Interview Preparation Guide

When one of the world leading fortune 100 companies wrote the book on selling they said there are five key components to every sale:


  1. Warm the customer up and establish rapport 
  2. Needs analysis assessment (find out what the customer needs) 
  3. Presentation (based on the customer’s needs and requirements)
  4. Discover any objections or concerns (quell them)
  5. Close 


All Five Components Are There with The Interview as Well:


If you apply these five simple steps during the interview process you will greatly increase your chances of securing the next step to your new career.  To follow you will find the information necessary to do so but most importantly I want to emphasize the value of the needs analysis assessment that must take place at the beginning of your interview. 


When I first mention this to most candidates they are stumped by the initial analysis and wonder how they can possibly do that.  It’s quite simple but you must earn the right to do so.  After the niceties have been established you need to get the jump on the interviewer and state that you have done a lot of research on the company, reviewed the job description, studied their website, looked at their competition, if applicable talked to some of their Sales Reps, and talked to your recruiter, but most importantly you want to get an understanding from their point of view what they are looking for in a candidate.  Then curtail the interview and the presentation of yourself based upon their needs and wants.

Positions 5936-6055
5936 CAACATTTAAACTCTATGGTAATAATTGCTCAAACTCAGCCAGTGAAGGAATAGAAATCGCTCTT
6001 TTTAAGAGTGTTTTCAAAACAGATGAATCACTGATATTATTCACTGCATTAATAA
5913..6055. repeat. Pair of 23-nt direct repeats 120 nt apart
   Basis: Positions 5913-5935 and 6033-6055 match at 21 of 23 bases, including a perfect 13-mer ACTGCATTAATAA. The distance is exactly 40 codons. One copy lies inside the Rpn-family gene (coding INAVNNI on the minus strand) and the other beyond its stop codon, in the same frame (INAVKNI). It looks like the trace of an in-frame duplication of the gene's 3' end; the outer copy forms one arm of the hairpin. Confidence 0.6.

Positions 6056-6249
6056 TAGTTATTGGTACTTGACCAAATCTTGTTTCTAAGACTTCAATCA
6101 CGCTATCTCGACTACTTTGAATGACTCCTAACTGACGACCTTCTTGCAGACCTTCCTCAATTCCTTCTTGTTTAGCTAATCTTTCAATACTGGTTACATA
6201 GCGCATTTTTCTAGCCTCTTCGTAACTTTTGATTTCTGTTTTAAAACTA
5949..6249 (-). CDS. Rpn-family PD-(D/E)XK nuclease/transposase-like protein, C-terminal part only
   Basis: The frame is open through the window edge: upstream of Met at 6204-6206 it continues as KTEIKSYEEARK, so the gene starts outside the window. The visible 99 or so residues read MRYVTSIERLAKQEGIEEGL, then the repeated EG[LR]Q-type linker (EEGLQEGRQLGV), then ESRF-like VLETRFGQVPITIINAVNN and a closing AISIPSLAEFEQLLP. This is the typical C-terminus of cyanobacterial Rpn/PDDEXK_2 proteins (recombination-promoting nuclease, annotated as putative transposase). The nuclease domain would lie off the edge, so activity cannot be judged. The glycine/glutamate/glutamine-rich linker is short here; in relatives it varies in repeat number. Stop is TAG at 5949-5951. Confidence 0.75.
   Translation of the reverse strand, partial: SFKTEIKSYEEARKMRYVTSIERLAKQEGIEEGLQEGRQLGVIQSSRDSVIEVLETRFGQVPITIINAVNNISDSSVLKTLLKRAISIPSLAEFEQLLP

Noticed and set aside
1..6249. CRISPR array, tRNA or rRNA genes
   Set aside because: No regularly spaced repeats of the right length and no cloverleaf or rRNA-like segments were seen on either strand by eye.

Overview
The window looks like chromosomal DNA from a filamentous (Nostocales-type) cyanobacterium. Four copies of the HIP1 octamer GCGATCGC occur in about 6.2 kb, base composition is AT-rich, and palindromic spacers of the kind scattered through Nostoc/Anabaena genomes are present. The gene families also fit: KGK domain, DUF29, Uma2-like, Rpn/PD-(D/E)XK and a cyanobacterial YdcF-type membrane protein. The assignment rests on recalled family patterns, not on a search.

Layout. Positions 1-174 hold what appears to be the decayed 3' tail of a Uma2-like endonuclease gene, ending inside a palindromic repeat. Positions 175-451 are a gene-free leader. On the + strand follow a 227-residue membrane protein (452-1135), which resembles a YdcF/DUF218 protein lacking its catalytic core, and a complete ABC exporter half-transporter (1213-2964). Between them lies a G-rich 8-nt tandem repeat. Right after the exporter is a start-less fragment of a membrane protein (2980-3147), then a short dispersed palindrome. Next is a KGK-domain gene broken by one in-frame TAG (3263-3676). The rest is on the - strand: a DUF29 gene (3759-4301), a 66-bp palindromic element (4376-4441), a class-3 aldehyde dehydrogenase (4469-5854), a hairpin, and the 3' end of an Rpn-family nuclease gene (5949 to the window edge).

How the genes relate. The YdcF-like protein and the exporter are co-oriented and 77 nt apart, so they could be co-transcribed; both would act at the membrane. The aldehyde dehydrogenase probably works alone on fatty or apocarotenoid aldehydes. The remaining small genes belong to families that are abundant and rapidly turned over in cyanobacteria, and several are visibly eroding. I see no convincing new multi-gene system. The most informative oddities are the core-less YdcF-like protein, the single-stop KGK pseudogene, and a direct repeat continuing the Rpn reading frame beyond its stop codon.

Don’t Forget the Warmup:

Be aggressively friendly when you first meet them.  Employers tell me they can tell in the first 5 minutes if they want to hire someone.  Smile, (Even if it is a phone conversation) there is a difference between being friendly and being warm.  See what they have hanging on their walls and it will give you a good idea of what they are interested in.  Warmth sells.

Listening Skills: